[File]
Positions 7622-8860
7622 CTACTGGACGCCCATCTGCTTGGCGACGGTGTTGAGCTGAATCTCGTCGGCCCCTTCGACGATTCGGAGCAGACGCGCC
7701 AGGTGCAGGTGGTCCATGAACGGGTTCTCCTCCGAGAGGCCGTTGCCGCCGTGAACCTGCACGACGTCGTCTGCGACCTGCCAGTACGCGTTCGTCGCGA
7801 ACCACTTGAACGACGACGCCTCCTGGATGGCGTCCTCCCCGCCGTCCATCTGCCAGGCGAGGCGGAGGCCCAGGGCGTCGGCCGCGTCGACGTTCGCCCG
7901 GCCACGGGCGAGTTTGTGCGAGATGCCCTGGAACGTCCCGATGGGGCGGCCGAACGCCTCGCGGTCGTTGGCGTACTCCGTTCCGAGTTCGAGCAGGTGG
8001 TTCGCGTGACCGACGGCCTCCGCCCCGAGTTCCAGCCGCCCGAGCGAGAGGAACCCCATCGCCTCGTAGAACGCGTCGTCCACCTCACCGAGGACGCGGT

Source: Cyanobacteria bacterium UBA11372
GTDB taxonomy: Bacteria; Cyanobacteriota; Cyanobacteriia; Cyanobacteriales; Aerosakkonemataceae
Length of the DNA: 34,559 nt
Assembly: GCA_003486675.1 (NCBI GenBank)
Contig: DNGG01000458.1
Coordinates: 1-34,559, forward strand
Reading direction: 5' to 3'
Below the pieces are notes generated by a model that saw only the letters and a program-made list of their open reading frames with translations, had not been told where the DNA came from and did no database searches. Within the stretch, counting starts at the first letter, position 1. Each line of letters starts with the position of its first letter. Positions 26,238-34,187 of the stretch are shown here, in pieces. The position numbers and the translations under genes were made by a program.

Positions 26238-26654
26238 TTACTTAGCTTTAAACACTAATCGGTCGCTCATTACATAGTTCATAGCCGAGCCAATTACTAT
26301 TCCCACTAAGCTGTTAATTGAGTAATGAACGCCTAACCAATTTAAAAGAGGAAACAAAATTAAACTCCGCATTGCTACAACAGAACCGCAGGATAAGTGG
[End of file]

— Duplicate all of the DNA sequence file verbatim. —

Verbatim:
Positions 7622-8860
7622 CTACTGGACGCCCATCTGCTTGGCGACGGTGTTGAGCTGAATCTCGTCGGCCCCTTCGACGATTCGGAGCAGACGCGCC
7701 AGGTGCAGGTGGTCCATGAACGGGTTCTCCTCCGAGAGGCCGTTGCCGCCGTGAACCTGCACGACGTCGTCTGCGACCTGCCAGTACGCGTTCGTCGCGA
7801 ACCACTTGAACGACGACGCCTCCTGGATGGCGTCCTCCCCGCCGTCCATCTGCCAGGCGAGGCGGAGGCCCAGGGCGTCGGCCGCGTCGACGTTCGCCCG
7901 GCCACGGGCGAGTTTGTGCGAGATGCCCTGGAACGTCCCGATGGGGCGGCCGAACGCCTCGCGGTCGTTGGCGTACTCCGTTCCGAGTTCGAGCAGGTGG
8001 TTCGCGTGACCGACGGCCTCCGCCCCGAGTTCCAGCCGCCCGAGCGAGAGGAACCCCATCGCCTCGTAGAACGCGTCGTCCACCTCACCGAGGACGCGGT

Source: Cyanobacteria bacterium UBA11372
GTDB taxonomy: Bacteria; Cyanobacteriota; Cyanobacteriia; Cyanobacteriales; Aerosakkonemataceae
Length of the DNA: 34,559 nt
Assembly: GCA_003486675.1 (NCBI GenBank)
Contig: DNGG01000458.1
Coordinates: 1-34,559, forward strand
Reading direction: 5' to 3'
Below the pieces are notes generated by a model that saw only the letters and a program-made list of their open reading frames with translations, had not been told where the DNA came from and did no database searches. Within the stretch, counting starts at the first letter, position 1. Each line of letters starts with the position of its first letter. Positions 26,238-34,187 of the stretch are shown here, in pieces. The position numbers and the translations under genes were made by a program.

Positions 26238-26654
26238 TTACTTAGCTTTAAACACTAATCGGTCGCTCATTACATAGTTCATAGCCGAGCCAATTACTAT
26301 TCCCACTAAGCTGTTAATTGAGTAATGAACGCCTAACCAATTTAAAAGAGGAAACAAAATTAAACTCCGCATTGCTACAACAGAACCGCAGGATAAGTGG